jekyllian

jekyllian:

This is the one song everyone
would like to learn: the song
that is irresistible:

the song that forces men
to leap overboard in squadrons
even though they see the beached skulls

the song nobody knows
because anyone who has heard it
is dead, and the others can’t remember.

Did you know it’s National Poetry Month? Got any female-written sci-fi, spec-fi, or fantasy poems to share?

powells

powells:

taherehmafi:

ransom and i got married several months ago in an intimate ceremony, but recently had a larger reception for more family and friends, and it was a blast! as we’re both writers, it seemed fitting to have the event at one of our favorite bookstores: the last bookstore in downtown LA. we’ve had a lot of requests for photos, so i thought i’d drop a few here. hope you enjoy them as much as we do! 

:::for the especially curious:::

my bouquet: was made from the pages of ransom’s novel (miss peregrine’s home for peculiar children).

our photographers: brandon + katrina of brandon wong photography.

venue: the last bookstore in downtown los angeles.

catering: the extremely fabulous heirloomla.

flowers: from floral art!

rentals: furniture from found rentals, dishes from dishwish!

the band: one of our favorite local indie bands, the gallery.

hugs and books!

xx

tahereh

World’s most writer-ly wedding!

themarysue

comixology:

Every Friday, were going to try to bring you a brief guide on a different comic book character or story, because we all know the world of comics can be a confusing place, and we want to help.

There seems to be a lot of fans of Wonder Woman here on Tumblr, but if you’ve been wanting to find out more about Diana Prince, Themyscira, and The Amazons, we humbly present to you:

A comiXology Guide to Wonder Woman!

Fierce, bold, and confident, Diana, Amazon Warrior Princess of Themyscira, is both feared and respected by the denizens of the DC Universe. 

Wonder Woman’s first appearance came in 1941 within the pages of All Star Comics #8 but her origins really were developed in the early issues of DC’s Sensation Comics. In these classic comics, you see the introduction of some of WW’s best known tools like the Invisible Jet and her Magic Lasso. In May 1942, only 5 months after her first appearance, Wonder Woman was the star of her own solo comic.

If all you want is one must-read example of a great modern take on Wonder Woman, look no further than gailsimone's story, The Circle, which brings the heroine face-to-face with talking gorilla warriors, neo-nazis, and the vulnerability of being powerless.

Finally, the rebooting of the DCU with The New 52 saw the combining of comic legends Brian Azzarello and cliffchiang bringing their much acclaimed talents to the Wonder Woman comics. While the New 52 has seen its share of successes and failures, Wonder Woman has consistently been one of the brightest stars in the new universe.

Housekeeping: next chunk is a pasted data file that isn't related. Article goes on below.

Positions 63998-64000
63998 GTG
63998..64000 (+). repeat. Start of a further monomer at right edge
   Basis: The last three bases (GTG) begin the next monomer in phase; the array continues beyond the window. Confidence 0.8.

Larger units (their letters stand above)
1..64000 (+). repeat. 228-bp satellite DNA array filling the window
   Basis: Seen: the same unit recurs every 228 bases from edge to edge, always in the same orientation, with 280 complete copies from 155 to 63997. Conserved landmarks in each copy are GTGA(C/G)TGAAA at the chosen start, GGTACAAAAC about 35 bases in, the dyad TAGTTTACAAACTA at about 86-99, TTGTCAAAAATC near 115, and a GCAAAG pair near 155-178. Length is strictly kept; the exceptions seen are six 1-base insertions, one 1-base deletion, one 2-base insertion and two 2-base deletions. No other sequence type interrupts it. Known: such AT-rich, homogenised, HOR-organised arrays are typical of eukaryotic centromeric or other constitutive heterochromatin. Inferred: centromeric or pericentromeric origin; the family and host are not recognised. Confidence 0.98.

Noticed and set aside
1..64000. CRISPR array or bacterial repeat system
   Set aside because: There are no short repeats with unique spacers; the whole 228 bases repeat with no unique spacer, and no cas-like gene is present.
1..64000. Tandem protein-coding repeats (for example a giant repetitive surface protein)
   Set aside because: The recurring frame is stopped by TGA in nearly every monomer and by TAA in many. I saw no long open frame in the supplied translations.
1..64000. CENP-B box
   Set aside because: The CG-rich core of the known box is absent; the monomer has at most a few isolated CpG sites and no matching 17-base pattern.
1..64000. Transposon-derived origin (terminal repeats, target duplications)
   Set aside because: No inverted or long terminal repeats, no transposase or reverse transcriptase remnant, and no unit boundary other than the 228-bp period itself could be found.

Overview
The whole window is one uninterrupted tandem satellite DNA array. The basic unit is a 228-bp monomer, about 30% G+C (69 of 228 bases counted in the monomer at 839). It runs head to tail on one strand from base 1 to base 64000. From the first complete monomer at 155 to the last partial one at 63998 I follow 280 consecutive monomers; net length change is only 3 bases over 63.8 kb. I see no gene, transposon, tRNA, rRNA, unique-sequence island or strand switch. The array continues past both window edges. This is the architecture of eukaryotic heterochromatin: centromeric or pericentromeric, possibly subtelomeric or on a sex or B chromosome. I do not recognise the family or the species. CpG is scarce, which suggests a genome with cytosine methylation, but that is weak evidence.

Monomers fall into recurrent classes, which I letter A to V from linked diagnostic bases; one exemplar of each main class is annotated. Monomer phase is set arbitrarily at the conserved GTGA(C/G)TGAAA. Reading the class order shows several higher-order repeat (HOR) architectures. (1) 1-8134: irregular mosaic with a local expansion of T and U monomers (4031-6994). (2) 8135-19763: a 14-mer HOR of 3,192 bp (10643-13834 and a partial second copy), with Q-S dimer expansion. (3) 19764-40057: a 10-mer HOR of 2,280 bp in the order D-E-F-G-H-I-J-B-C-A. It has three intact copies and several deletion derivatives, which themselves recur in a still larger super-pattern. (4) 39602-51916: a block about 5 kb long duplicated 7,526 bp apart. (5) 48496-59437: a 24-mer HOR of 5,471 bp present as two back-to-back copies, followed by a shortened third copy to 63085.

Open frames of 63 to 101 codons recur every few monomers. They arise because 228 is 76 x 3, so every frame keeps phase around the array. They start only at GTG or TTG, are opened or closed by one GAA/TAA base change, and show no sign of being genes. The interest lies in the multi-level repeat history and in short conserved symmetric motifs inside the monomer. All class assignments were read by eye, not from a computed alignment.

stsathyre

experimentaltimeorder:

afrofuturistaffair:

Books on Science Fiction and Black Speculative Critical Analysis

1. The Black Imagination: Science Fiction, Futurism and the Speculative (Black Studies and Critical Thinking) (2011) by Sandra Jackson - This critical collection covers a broad spectrum of works, both literary and cinematic, and issues from writers, directors, and artists who claim the science fiction, speculative fiction, and Afro-futurist genres.

2. Black Space: Imagining Race in Science Fiction Film (2008) by Adilifu Nama - The first book-length study of African American representation in science fiction film, Black Space demonstrates that SF cinema has become an important field of racial analysis, a site where definitions of race can be contested and post-civil rights race relations (re)imagined.

3. Race in American Science Fiction (2011) by Isiah Lavender III - Race in American Science Fiction offers a systematic classification of ways that race appears and how it is silenced in science fiction, while developing a critical vocabulary designed to focus attention on often-overlooked racial implications. These focused readings of science fiction contextualize race within the genre’s better-known master narratives and agendas.

4. Horror Noire: Blacks in American Horror Films from 1890s to Present (2011) by Robin Means Coleman - Horror Noire presents a unique social history of blacks in America through changing images in horror films. Throughout the text, the reader is encouraged to unpack the genre’s racialized imagery, as well as the narratives that make up popular culture’s commentary on race. Offering a comprehensive chronological survey of the genre, this book addresses a full range of black horror films, including mainstream Hollywood fare, as well as art-house films, Blaxploitation films, direct-to-DVD films, and the emerging U.S./hip-hop culture-inspired Nigerian “Nollywood” Black horror films.

So basically Im bout to spend all the money on the books Ive sold so far, on these books. Needs alla this.

ericafailsatlife

ericafailsatlife:

I’m sure by now you’ve all heard about the runaway freight train that is the Smut Peddler 2014 Kickstarter. If not, here’s the short of it. Smut Peddler 2014 is an anthology of pornograhic comics created by women, for everyone. The Kickstarter doubled it’s goal on the first day and more or less ran out of special tiers IMMEDIATELY. So, I did the above piece for the Smut Peddler portfolio ($95 tier) which gets you the pdf, the book and 10 limited edition prints by 10 artists.

I wanted to do a gender reversed Frazetta image. Although, everyone up there is wearing more clothing than Frazetta ever drew. At least on the fantasy pieces, anyway.

Anyway, Smut Peddler! Click on it!